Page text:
Hash browns are one of those simple, inexpensive, delicious foods that are a welcome addition to just about any meal, and just as tasty to eat on their own.
Like most foods, however, if you leave a hash brown unattended and have cats in your home, you need to be aware of any potential risks if your cat helps themselves.
And a lot of cats will help themselves to just about anything edible left out, as I’m sure you’re aware!
Can Cats Eat Hash Browns?
No, cats absolutely should not eat hash browns. Hash browns have too much salt and pepper, sometimes onion, and other preservatives that are bad for cats.
This doesn’t mean that a cat will become sick if they eat a bit of hash brown, so don’t panic if you’re looking at a half-eaten hash brown and a guilty-looking cat.
In fact, I’m sure they’ll be fine if they’ve had a little taste. The only ingredient that is potentially dangerous in small amounts is onion.
According to PetMD, onion – in small amounts and in any form – can break down a cat’s red blood cells, leading to anemia.
Not all hash browns contain onion, but other ingredients like salt, pepper, and other additives are not recommended for cats, either.
So, as a general rule of thumb, you should do everything you can to avoid letting your cat munch on a hash brown.
What Are Hash Browns Made Of?
The main ingredient in a hash brown is potato, that’s what makes up the bulk of these crispy treats.
They’re usually made from floury potatoes, like Maris Pipers or King Edwards. But I’ve seen hashbrowns made from just about any potato.
Generally speaking, plain cooked potatoes are not dangerous or harmful to cats. As I mentioned already, it’s the seasoning and other ingredients in hash browns that are worse.
Other ingredients will vary depending on the recipe, but most hash browns have onion, egg, salt, pepper, and some type of oil for frying.
Are Hashbrowns Ok for Cats?
First of all, a lot of cats can – and will – have a nibble on a hash brown given the opportunity, I’ve seen it first hand myself!
I tend to be careful about not leaving out anything edible in my house, I don’t know about you.
And while you could say it’s ‘Ok’ for cats to eat a little bit of a hash brown, I would do everything you can to avoid it happening.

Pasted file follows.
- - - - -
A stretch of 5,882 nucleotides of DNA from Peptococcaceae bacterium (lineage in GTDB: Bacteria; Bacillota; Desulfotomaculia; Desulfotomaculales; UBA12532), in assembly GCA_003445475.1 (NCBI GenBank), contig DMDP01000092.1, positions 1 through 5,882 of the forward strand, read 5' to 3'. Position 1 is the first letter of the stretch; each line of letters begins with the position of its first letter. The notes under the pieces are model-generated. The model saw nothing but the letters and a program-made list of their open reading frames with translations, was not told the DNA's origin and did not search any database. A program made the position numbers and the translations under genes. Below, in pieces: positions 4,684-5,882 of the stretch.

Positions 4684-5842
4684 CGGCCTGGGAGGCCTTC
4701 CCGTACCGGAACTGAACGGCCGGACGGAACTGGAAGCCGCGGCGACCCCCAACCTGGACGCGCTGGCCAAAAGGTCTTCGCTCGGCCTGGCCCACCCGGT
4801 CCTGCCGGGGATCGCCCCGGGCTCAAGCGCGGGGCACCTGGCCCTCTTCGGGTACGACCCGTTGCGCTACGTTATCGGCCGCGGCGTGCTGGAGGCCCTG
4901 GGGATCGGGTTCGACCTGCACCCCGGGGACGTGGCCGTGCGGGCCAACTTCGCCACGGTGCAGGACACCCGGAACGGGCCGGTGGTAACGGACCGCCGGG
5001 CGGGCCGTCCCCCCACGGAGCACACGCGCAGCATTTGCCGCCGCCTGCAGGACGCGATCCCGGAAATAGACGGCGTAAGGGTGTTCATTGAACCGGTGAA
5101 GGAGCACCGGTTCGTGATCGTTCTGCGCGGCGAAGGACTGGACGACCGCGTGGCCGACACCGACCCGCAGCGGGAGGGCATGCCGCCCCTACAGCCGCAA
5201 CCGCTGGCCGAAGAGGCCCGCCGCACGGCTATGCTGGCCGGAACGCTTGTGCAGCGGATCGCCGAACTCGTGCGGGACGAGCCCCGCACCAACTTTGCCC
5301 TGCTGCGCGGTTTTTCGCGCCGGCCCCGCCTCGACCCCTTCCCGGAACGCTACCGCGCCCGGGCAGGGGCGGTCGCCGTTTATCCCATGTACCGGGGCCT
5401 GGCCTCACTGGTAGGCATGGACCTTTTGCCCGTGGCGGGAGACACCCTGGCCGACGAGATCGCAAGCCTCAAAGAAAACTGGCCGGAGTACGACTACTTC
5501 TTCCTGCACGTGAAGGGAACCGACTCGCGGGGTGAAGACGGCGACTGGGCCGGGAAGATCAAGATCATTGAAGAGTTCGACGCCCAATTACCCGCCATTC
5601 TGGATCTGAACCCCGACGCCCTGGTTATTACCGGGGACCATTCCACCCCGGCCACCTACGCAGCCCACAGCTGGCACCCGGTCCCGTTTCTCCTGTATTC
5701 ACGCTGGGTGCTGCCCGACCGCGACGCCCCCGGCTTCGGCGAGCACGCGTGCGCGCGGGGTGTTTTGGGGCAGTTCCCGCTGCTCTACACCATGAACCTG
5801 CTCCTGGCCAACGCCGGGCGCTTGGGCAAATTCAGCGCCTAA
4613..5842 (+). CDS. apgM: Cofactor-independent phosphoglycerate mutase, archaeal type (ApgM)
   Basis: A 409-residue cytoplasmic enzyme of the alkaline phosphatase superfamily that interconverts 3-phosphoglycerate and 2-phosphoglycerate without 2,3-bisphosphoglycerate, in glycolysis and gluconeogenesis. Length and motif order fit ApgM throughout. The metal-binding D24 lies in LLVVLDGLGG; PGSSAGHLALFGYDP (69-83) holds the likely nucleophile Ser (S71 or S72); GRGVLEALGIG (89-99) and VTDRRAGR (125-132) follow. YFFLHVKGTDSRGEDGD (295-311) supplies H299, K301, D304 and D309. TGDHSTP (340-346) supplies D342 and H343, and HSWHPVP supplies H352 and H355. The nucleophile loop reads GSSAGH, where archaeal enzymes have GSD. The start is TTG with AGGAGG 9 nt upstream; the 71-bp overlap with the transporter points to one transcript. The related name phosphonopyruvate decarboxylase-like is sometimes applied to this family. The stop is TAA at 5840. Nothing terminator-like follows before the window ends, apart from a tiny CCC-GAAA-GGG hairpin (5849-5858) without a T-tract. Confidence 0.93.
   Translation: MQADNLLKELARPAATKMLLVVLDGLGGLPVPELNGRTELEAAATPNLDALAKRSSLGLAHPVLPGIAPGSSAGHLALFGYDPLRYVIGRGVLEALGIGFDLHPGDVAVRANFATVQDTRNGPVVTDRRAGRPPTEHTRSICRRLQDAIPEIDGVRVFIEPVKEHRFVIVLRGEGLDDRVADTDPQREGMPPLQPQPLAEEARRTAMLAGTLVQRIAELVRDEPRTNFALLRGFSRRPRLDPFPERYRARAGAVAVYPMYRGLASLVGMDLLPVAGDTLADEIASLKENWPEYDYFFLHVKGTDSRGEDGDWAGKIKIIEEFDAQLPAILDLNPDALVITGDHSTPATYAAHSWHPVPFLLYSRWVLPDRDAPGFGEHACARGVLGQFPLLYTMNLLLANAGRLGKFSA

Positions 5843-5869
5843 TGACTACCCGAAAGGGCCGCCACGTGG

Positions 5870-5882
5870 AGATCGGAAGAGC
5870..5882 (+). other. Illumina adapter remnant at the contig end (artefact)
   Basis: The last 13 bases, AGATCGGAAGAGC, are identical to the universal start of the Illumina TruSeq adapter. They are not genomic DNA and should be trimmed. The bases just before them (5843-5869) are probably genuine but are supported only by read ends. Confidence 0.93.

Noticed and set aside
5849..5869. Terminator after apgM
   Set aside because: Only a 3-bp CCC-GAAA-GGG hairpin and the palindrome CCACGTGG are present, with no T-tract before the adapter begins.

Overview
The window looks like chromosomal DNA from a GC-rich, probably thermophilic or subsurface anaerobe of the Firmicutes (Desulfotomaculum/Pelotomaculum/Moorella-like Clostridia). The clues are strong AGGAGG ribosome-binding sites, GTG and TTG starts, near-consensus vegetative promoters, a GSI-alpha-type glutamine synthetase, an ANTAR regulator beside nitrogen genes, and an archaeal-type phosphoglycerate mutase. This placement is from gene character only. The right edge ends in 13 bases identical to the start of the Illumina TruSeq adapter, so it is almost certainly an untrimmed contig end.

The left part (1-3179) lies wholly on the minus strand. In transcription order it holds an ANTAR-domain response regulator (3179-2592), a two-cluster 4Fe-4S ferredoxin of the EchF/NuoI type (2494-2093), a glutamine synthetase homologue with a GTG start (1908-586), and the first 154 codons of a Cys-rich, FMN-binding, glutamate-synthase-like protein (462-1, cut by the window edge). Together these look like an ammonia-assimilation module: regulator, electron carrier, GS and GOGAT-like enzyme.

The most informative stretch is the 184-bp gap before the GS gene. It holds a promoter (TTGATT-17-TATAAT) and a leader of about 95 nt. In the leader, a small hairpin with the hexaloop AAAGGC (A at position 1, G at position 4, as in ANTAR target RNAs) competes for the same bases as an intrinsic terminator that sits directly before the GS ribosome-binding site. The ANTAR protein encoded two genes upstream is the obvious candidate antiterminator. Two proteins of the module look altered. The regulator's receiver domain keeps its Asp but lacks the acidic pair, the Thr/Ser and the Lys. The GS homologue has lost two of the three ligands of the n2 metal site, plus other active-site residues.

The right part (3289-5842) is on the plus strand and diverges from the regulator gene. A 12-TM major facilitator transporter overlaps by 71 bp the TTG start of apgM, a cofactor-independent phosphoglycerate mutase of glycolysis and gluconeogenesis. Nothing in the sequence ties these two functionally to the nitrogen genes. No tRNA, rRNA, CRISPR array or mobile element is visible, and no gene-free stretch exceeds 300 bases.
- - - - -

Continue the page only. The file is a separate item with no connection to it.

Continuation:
In my experience, when it comes to food cats are creatures of habit.
If they start finding scraps left out on plates and start helping themselves, they will ramp up this behavior and start scavenging more often.
Cats can also get a taste for certain foods and start searching for more. This can result in some annoying behaviors with your cat bugging you when you’re eating.
How Can You Treat Your Cat?
If you want to give your cats treats, that’s absolutely fine – it’s fun giving cats bits of food and is a great way to bond.
First of all, it’s important that the staple of your cat’s diet comes from good quality wet or dry food.
I give my cats a bit of both. I tend to give them wet food in the morning, which they happily gobble up with haste, then dry food in the evening that they can graze on for a few hours.
Note: Dry food is also better for your cat’s teeth unless they’ve lost teeth or have a health issue.
In addition to two servings of cat food, I also have a treat box filled with cat treats. I’ve experimented with baking treats before, but nowadays I just buy a batch from the store.
I use the sound of the food container to call them in or alert them to mealtime. I also give my cats some treats when we’re playing or if they’ve clearly got the munchies.
I stopped my cats from eating any type of human food a few years ago. I used to let them have an empty yogurt pot, one of my cats loved chips, and I’d try them on little scraps.
It’s not that I’m worried about damaging their health, it’s more that they kept begging me for food when I was eating, and I knew I was just giving them hollow calories.
So, in our house, it’s kitty treats only. Cat treats are specially formulated to meet their dietary needs, help with dental health, and (should) curb hunger.
I hate to say it, but if you enjoy sharing hash browns with your cat – and you wouldn’t be the only person to do so – for the good of your cat you should stop.
A small amount of hash brown isn’t toxic and shouldn’t cause any health issues, but at the same time, it’s not doing them any good at all.
Plus, sharing food scraps with cats just encourages them to scavenge for more which can become annoying.
Image credits – Header Photo by Sarah Shull, Hashbrown Meal by KIBOCK DO on Unsplash
How to make hash browns – JamieOliver.com